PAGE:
TTC reverts back to original plan on Strathmore
Not all residents pleased with project location
(Written Feb. 4 for Town Crier. Update here.)
After spending over six months investigating alternatives for a second exit at Donlands station the Toronto Transit Commission is back where it started.
The commission has reverted back to their original plan, which involves purchasing or expropriating homes at 1 and 3 Strathmore Boulevard and partial expropriation of about 10 houses on the same street.
The plan drew the ire of residents in the area when it was first announced back in 2010, as many don’t want to see homes on Strathmore removed.
TTC spokesperson Brad Ross said a number of alternatives were considered when planners went back to the drawing board, including putting the exit on part of a church redevelopment site on Dewhurst Boulevard.
“There’s a sewer there and there was some original thinking that it could be relocated, but in the end Toronto Water looked at it as well and said, ‘you can’t move that sewer because of risk of back-up into Dewhurst into basements,’” he said.
But Strathmore resident Lisa Dymond isn’t buying it.
She said she obtained documents related to the TTC’s plans and at one point, city staff had agreed to a sewer relocation.
However, it’s possible the plan hit a snag because the church property owner wasn’t willing to sell enough of the site to the city in order to provide clearance for the sewer to be moved.
The TTC also looked at placing a second subway exit near Wilkinson Public School on the northeast corner of Donlands Avenue and Strathmore Boulevard.
But that won’t achieve the TTC’s goals, Ross explained.
The existing exit is across the street on the southeast corner of the same intersection, so adding a second exit near the school will mean two exits at Strathmore and Donlands and no exit on the other end of the platform, at Dewhurst.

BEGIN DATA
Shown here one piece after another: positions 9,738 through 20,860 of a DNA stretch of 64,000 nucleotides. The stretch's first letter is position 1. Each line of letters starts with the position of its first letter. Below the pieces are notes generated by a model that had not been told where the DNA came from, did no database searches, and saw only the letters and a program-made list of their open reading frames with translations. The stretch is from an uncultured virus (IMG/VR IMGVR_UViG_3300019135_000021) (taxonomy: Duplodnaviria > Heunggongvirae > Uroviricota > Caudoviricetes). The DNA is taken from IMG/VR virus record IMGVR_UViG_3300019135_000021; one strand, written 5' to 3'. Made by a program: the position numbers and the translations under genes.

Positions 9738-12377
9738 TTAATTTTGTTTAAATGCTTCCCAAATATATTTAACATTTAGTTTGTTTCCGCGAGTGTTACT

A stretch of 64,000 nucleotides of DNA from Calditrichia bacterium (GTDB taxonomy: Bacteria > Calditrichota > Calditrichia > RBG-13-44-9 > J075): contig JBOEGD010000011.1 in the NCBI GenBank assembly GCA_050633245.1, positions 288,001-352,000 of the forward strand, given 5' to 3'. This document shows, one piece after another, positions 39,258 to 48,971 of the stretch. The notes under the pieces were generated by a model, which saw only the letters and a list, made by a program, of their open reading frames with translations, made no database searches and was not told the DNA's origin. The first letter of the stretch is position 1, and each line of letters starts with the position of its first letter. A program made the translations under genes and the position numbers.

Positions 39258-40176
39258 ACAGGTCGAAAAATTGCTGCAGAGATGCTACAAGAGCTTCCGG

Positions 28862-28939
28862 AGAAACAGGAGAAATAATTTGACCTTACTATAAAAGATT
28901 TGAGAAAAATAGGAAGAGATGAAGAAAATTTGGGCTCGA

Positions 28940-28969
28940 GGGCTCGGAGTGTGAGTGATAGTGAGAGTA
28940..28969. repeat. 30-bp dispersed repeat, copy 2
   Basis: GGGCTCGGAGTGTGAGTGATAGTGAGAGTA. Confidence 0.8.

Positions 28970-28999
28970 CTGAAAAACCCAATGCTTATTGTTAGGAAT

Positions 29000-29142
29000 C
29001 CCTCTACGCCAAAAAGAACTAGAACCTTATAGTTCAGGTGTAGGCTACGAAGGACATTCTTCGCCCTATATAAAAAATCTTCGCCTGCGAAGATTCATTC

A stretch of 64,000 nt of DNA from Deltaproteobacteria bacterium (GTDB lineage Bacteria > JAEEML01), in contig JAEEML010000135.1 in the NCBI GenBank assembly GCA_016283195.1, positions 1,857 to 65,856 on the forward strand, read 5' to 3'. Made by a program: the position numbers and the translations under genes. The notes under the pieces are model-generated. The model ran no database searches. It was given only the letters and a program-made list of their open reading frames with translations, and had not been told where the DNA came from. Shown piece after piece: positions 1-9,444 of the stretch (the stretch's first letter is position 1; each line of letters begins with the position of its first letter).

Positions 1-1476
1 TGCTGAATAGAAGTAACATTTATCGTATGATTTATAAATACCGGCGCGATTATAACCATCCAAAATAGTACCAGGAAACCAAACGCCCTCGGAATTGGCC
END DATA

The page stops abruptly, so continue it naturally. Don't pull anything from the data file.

Dymond asked the TTC to explore the option of building an exit at 17 and 19 Strathmore instead, but that would have required a longer tunnel for passengers to exit, which would violate a two-minute maximum evacuation rule.
Dymond says she prefers the 17 and 19 Strathmore option, and so did the independent consultant DTAH the TTC hired to examine options.
Building a new exit there would bring consistency to the street as there are other commercial uses around it including a bank, church, garage and restaurant, Dymond said.
She has also raised concerns about a similar second exit project at Greenwood station.
The National Fire Protection Association has a 25-metre requirement on how far the platform should be to the bottom of the stairs of a second exit.
The plan for Greenwood’s second exit is 70 metres from the far right end of the platform to the stairs, she said.
“The TTC says the 25-metre distance from the end of the platform to (exit stairs) isn’t a rule,” she said, adding she obtained a 2005 TTC document that references the 23-metre rule in second exit design principles.
But Ross said the second exit for Greenwood station to be located on Linsmore Crescent meets safety standards.
“We have improved the dead end space which is one of the options and meets the standards of under two minutes (evacuation time),” he said.
TTC Chair Karen Stintz backs up Ross’s statement.
“(The TTC) did compromise on the distance from the platform to the beginning of the exit, but they met overall safety goals at Greenwood.”
Dymond said the TTC bent over backward to accommodate residents’ uproar over possible expropriation of Strathmore homes for the Greenwood station exit and decided on the Linsmore alternative instead.
She just wants the same consideration.
“We’d like them to look at these two stations and give Donlands the fair treatment it deserves,” Dymond said. “It comes down to an issue of fairness of process.”
Stintz says she appreciates that Dymond is holding the TTC to account, but they have exhausted all other options for a second exit at Donlands.